Understanding The City

Faculty of Planning, Foundation Studio 2020

What

The first step to beginning an urban study is observation and exploration, which is a combination of off site studies via satellite imagery and on site perception studies. The final output of the exercise is a base map and a photo essay.

Why

Each student is assigned a one sq.km area, a precinct in the city. They map and make key observations about their area in order to familiarise themselves with  scale, urban fabric and form typologies . Mapping in urban design and planning is the act of tracing and therefore spatially recording the urban form via satellite imagery.

How
 

Geographic information system (GIS) ,satellite imagery and photo essays as essential tools to understand and analyse urban settlements. GIS enables students to document ,collate, manage, analyse and create multiple data sets, which leads to  a robust and nuanced understanding of settlements. Satellite imagery facilitates an understanding of the urban grain. This is followed up with a first hand site visit and photo essay, which aims to document the first impression of the study area.

What

Urban morphology is the study of the form of human settlements and the process of their evolution and transformation. The exercise seeks to understand the spatial structure, character and evolution of their precinct. The final output of this exercise is a series of maps demonstrating this evolution and its determinants.

Why

Cities are kinetic as they continuously evolve in structure, form and size. This is largely attributed to the interaction of multifarious entities that occupied them in the past and occupy them today. These interactions and the subsequent outcomes are driven by various determinants such as change in political will, technological advancement, updating building bye- laws or introduction of a new transit system. Hence, it is necessary for students of the urban to understand the historical underpinnings of a city, before they are expected to design or plan.

How
 

The exercise starts with an evidence based approach towards building a narrative which explores multiple data sources - google earth timeline, secondary literature ( research papers, books) and interactions with city dwellers. The student then represent the narrative using different tools of representation such as photo montage, sketches and maps. This process is also supported by a short reflective essay, which helps align and structure student’s  thoughts and perspectives.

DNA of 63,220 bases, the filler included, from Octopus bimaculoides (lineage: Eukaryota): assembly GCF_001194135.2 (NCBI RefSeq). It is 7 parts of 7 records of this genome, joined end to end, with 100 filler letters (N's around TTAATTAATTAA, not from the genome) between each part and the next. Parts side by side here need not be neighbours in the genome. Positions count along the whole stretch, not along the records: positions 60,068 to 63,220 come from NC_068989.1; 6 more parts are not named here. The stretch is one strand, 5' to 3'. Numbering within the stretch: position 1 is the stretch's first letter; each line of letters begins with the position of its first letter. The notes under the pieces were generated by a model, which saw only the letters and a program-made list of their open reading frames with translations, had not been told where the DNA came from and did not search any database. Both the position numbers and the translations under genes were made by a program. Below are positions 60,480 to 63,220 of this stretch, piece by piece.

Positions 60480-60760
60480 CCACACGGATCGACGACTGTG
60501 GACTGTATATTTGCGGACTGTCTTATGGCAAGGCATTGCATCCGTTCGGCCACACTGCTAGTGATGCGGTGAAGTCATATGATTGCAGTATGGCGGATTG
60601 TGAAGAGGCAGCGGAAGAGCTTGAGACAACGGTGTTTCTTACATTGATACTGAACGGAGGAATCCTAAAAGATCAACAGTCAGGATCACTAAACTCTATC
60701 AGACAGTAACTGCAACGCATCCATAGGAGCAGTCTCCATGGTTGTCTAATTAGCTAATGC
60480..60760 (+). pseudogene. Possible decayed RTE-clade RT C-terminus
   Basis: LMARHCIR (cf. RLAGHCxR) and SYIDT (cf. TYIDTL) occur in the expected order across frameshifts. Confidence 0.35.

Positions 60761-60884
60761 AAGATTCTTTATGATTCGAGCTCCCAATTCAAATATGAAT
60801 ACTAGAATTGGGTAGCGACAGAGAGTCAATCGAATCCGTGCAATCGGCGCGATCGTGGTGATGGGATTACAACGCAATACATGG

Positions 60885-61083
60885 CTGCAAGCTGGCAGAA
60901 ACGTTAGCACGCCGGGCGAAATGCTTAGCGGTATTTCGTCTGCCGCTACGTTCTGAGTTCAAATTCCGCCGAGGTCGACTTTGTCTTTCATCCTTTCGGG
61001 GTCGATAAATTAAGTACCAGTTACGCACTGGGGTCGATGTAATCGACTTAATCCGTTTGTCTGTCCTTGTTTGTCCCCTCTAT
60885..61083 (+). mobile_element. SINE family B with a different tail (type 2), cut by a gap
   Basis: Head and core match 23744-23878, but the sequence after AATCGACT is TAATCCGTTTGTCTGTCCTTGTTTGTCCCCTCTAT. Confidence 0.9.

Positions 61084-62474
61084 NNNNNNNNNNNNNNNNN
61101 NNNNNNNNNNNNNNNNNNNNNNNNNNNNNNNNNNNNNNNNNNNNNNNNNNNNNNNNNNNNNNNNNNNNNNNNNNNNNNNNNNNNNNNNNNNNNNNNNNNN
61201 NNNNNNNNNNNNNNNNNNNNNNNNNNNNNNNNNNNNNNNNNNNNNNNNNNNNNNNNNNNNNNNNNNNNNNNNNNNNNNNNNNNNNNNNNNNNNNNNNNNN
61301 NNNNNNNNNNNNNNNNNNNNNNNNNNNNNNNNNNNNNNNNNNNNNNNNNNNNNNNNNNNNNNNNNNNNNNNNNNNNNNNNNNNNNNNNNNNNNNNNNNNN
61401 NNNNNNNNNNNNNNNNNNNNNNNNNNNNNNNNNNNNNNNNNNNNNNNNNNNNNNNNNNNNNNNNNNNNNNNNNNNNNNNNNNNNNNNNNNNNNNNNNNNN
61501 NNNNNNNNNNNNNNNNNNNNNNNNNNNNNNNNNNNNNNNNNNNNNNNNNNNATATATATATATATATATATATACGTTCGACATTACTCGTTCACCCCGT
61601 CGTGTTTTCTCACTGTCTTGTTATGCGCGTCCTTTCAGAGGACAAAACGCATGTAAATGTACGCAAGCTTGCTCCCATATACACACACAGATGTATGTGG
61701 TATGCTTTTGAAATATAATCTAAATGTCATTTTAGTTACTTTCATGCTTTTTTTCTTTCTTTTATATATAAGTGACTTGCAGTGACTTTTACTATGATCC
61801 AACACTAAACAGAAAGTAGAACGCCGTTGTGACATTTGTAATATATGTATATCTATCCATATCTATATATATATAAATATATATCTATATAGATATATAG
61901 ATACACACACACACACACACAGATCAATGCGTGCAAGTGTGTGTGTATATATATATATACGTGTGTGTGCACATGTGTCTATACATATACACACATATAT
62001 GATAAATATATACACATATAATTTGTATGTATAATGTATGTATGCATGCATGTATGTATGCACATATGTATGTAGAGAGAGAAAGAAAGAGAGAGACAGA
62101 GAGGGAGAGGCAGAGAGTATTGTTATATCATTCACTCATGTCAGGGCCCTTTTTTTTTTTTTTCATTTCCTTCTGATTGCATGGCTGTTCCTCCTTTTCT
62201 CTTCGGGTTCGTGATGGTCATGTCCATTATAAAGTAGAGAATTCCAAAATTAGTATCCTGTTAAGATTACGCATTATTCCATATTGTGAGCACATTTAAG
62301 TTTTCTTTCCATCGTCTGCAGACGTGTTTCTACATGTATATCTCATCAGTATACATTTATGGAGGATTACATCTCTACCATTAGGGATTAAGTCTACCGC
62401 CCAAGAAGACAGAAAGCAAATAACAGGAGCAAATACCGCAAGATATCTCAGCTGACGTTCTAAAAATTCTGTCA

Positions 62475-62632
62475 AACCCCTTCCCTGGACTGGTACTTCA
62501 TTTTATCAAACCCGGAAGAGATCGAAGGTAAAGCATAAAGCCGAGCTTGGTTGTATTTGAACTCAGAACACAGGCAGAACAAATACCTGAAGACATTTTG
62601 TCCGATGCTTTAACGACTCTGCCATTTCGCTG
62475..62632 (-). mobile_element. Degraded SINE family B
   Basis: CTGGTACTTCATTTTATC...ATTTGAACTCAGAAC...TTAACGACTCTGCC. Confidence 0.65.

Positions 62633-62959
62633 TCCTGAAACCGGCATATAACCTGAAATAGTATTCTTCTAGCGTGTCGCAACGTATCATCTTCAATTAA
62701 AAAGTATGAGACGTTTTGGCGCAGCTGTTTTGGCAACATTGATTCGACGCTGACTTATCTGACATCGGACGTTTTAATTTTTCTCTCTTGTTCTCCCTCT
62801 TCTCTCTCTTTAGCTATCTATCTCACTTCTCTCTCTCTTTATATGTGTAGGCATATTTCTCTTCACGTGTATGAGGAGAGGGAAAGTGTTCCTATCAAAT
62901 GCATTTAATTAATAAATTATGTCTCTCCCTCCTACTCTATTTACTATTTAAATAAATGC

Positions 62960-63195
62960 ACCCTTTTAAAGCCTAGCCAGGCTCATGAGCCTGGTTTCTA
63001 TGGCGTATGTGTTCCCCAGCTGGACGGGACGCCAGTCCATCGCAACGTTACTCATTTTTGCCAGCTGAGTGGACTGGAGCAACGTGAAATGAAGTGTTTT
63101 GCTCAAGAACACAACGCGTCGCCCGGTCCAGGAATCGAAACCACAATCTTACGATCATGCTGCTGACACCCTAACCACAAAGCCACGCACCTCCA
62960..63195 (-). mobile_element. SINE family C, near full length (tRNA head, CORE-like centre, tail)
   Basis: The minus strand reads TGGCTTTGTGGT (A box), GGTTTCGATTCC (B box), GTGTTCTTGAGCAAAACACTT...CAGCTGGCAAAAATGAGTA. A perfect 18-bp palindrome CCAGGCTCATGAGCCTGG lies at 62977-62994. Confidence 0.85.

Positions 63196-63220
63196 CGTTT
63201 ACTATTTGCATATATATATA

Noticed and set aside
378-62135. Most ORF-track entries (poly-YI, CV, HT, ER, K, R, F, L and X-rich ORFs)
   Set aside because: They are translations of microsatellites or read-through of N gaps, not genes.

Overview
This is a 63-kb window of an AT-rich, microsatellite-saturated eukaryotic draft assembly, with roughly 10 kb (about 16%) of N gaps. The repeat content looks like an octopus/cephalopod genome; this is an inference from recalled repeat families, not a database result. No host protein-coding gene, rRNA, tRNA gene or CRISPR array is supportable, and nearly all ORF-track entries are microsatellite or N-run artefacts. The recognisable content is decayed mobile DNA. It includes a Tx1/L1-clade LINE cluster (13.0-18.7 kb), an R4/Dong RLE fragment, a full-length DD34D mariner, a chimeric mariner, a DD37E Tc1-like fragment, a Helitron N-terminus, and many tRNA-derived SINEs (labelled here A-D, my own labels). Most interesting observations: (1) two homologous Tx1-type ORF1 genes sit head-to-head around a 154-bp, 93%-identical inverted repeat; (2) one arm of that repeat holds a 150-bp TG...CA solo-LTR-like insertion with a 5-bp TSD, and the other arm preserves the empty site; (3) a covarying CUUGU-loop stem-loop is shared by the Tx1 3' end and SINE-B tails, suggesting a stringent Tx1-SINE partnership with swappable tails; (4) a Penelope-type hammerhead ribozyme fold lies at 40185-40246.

What

The exercise focuses on developing a holistic understanding of streets and networks and how they enable mobility. The final output is a series of maps showing hierarchy, block sizes, street and node densities along with street sections resulting in an analysis of accessibility for non-motorised modes of transport.

Why

Streets fulfill a dual purpose in cities, on the one hand they allow for movement of people and goods while on the other, they function as a platform for people to enact the mundane (walking,vending,playing etc.) and the extraordinary (festivals, weddings etc.). They are an extricable part of urban life and hence an integral part of urban studies.

How
 

The exercise aims to introduce students to the physical and quantifiable aspects of street and networks. This is achieved by first introducing the students to street network assessment, where hierarchies, street density, link to node ratio, node density and block sizes are studied. This is followed up with assessing the street condition and road-inventory and understanding the varying capacities of streets. The studies are conducted by developing GIS databases via primary survey.